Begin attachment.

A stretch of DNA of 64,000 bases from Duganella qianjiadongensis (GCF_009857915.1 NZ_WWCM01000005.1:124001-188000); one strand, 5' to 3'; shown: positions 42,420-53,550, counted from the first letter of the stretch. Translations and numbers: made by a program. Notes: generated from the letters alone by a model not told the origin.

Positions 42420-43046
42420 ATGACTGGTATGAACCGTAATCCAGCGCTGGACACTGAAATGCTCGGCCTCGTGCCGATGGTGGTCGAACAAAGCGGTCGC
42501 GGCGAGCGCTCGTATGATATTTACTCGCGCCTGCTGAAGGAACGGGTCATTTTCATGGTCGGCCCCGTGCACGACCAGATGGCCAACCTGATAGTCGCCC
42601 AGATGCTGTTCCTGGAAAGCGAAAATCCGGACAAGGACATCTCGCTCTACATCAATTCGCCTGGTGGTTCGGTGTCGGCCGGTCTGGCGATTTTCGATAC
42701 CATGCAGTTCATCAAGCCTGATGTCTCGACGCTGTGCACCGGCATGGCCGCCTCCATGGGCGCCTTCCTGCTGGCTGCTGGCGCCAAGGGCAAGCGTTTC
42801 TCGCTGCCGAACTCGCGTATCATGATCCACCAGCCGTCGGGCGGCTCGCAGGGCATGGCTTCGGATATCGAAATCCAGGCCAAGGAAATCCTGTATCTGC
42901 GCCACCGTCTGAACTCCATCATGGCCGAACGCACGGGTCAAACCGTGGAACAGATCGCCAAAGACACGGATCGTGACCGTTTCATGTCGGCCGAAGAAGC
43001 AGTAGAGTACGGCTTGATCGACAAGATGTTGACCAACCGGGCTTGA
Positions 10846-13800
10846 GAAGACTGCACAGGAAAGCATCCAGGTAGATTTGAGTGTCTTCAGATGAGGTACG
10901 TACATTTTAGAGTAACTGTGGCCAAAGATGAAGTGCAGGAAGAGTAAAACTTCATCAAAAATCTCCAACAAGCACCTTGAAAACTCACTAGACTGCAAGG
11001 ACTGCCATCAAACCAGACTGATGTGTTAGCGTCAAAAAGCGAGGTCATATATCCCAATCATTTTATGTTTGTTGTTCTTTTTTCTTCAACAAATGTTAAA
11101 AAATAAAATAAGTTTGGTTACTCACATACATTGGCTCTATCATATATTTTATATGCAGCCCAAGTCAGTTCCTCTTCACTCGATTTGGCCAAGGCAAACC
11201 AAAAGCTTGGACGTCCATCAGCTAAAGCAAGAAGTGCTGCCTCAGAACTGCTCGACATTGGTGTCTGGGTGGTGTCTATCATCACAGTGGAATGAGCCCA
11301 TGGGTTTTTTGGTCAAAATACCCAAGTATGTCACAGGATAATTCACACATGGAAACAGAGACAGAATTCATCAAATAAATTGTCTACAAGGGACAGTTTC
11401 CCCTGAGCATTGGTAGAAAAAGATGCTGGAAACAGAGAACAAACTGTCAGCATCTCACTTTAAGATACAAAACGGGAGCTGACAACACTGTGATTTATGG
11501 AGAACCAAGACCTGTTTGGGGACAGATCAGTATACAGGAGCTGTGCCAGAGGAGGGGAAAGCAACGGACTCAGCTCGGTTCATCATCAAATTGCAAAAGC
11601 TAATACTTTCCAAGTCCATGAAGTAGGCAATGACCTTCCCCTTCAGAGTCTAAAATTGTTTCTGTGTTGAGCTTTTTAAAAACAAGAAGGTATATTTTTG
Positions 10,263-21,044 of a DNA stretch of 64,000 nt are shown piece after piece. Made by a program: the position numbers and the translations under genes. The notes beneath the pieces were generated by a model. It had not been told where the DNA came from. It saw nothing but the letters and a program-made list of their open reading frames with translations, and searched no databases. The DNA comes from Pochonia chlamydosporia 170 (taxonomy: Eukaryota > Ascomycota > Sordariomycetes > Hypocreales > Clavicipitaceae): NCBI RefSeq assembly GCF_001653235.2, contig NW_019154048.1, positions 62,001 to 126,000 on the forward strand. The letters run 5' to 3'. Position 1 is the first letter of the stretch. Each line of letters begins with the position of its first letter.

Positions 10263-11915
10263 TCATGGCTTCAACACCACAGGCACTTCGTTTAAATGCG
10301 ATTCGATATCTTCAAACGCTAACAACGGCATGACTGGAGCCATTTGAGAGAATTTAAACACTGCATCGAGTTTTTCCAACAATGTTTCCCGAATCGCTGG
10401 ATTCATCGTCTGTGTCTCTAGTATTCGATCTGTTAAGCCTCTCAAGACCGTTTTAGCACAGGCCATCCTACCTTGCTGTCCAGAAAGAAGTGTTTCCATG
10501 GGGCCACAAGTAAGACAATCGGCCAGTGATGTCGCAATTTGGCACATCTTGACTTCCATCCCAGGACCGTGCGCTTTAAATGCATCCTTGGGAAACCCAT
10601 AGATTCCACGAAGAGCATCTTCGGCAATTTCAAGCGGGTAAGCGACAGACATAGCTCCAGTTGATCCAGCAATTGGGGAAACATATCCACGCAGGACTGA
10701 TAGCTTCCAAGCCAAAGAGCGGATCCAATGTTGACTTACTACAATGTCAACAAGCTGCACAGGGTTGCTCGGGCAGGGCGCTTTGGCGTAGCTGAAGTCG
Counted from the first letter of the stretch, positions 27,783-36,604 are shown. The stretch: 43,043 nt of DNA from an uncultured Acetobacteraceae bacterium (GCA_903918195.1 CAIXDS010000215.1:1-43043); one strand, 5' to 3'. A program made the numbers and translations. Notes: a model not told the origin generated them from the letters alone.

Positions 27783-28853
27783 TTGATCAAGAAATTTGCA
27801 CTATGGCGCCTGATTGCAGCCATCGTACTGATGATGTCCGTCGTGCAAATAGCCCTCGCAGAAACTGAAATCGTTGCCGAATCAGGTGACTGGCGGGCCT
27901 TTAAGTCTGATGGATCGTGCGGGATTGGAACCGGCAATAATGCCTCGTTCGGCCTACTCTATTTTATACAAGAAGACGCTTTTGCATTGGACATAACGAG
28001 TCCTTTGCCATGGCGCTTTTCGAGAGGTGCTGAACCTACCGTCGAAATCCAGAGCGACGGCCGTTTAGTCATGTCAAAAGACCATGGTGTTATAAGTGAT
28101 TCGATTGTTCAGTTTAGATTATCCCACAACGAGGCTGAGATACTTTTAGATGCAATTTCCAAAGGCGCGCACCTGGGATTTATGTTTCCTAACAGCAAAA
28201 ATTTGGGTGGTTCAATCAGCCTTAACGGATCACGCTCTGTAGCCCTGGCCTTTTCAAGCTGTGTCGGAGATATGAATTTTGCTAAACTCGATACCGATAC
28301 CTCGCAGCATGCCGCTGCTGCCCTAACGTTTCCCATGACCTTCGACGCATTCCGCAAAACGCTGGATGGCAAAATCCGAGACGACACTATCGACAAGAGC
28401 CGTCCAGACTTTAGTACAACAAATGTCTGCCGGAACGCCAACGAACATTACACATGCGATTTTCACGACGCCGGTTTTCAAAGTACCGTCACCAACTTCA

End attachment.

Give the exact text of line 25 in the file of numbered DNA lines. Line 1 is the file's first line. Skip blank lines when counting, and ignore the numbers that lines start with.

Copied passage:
10501 GGGCCACAAGTAAGACAATCGGCCAGTGATGTCGCAATTTGGCACATCTTGACTTCCATCCCAGGACCGTGCGCTTTAAATGCATCCTTGGGAAACCCAT